Putin’s recent gains in Crimea are bad news for everybody — some are even calling this the beginning of another Cold War between Russia and the West. It almost looks to be the case, given that Putin is pulling several different strings in this conflict, from claiming that the Russian-speaking people of Ukraine must be defended by Russia to his otherworldly denial that the troops in the Crimea are not Russian soldiers.
But there’s a way out of this mess, a strategy that could work on all fronts to avoid another cold war or a quick and deadly war of aggression between anybody with the spine to fire a shot against Putin’s Russia.
The strategy would have to be effective in changing Putin’s mind over what Secretary of State John Kerry has called “19th century” military tactics in regard to the current situation. Here’s what must be done:
One: Cross off a militaristic approach
A war between the United States and its allies and Russia would be horrendous. The numbers say it all: We would clearly defeat Russia in a conventional war (and that’s without the added bonus of both sides making a nuclear wasteland out of Earth 10 times over). We tower over Russia in terms of both pure military manpower and in the amount of spending in our defense budget. That does not mean that defeating Russia in a military conflict would be an easy feat — the campaigns of Hitler and Napoleon say otherwise. What should be done by our leaders is anything but a full-out attack against Russia in retaliation. According to most of the media, not a single death has occurred since Putin’s incursion — the world should keep it that way.
Two: Europe: the stick in the mud
There’s little risk to our economy if President Obama and Congress decide to throw our own sanctions against Putin. But that’s like a kid deciding not to take a quarter he sees on the sidewalk. The biggest player here against Russia would have to be not us, but Europe. Russia is the European Union’s third largest trading partner, behind America and China. Russia also happens to be Europe’s single biggest supplier of energy. One must keep in mind that the European Union’s economy is just barely starting to recover, especially regarding how Germany, the strongest stable economy in Europe, is the most dependent on Russian energy exports. If our American leaders decide on creating sanctions against Putin, then the EU needs to also go through on the sanctions as well.
Three: As the ruble falls, the crowd roars.
In the long run, economic sanctions against Russia will severely damage the ruble, Russia’s currency. The damage done is a simple equation: Limited goods in Russia’s economy will cause inflation, while the ruble will deflate in value, given that Russia will not be trading with the U.S. and Europe, its two biggest trade partners. As the ruble plummets in value, the small but growing anti-Putin populace in Russia will grow at an increasing rate.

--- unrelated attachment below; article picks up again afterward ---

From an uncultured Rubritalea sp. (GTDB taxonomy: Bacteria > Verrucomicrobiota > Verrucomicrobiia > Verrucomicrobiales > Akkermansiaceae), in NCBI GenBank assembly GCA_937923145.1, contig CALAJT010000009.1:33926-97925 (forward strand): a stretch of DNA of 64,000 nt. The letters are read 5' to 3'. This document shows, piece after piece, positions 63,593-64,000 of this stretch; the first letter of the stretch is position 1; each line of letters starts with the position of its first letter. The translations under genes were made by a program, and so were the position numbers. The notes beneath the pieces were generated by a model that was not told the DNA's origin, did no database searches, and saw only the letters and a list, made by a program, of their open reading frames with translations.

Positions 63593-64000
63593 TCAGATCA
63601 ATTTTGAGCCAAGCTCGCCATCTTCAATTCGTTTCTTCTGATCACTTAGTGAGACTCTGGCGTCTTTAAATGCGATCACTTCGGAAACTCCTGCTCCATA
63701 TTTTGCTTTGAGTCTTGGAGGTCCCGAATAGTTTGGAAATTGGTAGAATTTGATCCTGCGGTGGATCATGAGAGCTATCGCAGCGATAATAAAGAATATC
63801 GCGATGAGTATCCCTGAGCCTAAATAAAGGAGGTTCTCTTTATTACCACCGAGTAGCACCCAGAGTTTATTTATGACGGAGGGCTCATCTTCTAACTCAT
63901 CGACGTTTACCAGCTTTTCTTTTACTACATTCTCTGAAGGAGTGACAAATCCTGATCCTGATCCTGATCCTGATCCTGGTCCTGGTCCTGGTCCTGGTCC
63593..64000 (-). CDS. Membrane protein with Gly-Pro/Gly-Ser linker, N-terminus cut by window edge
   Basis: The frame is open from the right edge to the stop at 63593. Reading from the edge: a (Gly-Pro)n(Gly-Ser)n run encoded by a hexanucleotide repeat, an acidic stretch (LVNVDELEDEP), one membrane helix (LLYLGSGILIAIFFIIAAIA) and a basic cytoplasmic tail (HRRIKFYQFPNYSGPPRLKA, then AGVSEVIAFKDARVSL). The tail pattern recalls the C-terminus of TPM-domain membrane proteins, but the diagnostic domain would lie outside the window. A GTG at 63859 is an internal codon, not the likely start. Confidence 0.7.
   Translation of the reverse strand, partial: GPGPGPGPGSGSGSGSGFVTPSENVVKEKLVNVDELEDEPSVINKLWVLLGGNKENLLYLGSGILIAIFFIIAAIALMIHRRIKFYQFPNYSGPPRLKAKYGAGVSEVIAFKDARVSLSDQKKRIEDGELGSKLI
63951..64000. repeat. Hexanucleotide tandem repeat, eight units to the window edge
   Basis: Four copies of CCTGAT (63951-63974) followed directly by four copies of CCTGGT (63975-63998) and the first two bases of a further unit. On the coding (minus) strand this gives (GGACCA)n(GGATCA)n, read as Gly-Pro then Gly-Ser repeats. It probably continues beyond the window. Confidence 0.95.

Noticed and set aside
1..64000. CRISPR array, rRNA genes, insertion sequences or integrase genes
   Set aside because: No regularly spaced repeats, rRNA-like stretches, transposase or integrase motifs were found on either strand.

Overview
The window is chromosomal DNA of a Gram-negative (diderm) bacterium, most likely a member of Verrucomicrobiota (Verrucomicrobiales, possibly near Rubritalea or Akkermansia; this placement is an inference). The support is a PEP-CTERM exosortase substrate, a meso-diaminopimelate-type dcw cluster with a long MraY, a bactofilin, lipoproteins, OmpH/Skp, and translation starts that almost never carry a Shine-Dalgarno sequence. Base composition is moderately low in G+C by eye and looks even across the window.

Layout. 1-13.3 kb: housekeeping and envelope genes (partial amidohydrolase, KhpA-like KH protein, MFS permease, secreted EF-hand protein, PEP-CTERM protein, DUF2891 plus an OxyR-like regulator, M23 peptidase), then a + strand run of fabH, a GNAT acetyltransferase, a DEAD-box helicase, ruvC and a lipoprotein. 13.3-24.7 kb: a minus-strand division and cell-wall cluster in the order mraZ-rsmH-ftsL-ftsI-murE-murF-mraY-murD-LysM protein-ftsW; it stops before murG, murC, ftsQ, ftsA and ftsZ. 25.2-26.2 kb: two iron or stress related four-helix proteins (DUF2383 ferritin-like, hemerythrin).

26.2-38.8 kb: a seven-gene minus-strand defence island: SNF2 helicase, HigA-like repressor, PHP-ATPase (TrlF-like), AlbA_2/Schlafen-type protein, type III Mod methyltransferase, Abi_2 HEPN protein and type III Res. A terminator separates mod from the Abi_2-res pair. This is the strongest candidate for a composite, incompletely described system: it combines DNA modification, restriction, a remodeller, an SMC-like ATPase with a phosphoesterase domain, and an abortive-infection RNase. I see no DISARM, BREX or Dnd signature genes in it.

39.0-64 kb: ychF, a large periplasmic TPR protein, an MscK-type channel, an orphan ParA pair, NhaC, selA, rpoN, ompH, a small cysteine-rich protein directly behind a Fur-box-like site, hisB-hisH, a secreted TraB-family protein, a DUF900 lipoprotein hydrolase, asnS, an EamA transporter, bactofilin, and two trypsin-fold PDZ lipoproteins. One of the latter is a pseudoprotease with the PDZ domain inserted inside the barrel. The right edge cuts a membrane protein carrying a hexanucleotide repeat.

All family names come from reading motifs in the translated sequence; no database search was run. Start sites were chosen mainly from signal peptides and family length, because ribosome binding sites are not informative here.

This might seem like the riskiest part of the plan, but keep in mind that Russia’s situation will slowly but surely turn into that of the Russian Empire in its pre-World War I years, where a stale and stagnating economy led to a communist revolution in 1917. Another revolt would not be driven by communism, of course, but the fact that Russia’s populace would be suffering at an increasing rate would hurt Putin; and remember, Putin’s nearly obsessed with public image (have we ever had any presidents stage shirtless calendar photos? I didn’t think so). No matter how powerful and charismatic you are as a ruler, you cannot rule your country without your population’s support. The slow and painful fall of the ruble will do permanent damage to Putin’s seat of power. Many might see this as the West interfering in Russian affairs, and technically that is true. Russia’s claim to the Crimea is in itself a direct act of interference in Ukraine, so the West cannot hesitate to do the same, simply in a different manner.
Four: Putin swallows his pride.
If Putin possesses enough intelligence to pull out of Ukraine’s domain before we begin our sanctions, he will want to compromise on many issues. Fortunately for us, there are indeed many issues that our and Europe’s leaders would be more than willing to talk about with Putin. They can pick and choose from the Syrian civil war, how to deal with Iran’s nuclear program, and the largest deal on the table: better ways to combat terrorism in the world. There would be much to pick and choose over regarding a potential compromise; it would simply be a matter of Putin swallowing his pride.
In an age where a declaration of war from two opposing sides results in World War III, the best action to punish Putin by are sanctions. They would hit harder than bullets while killing none.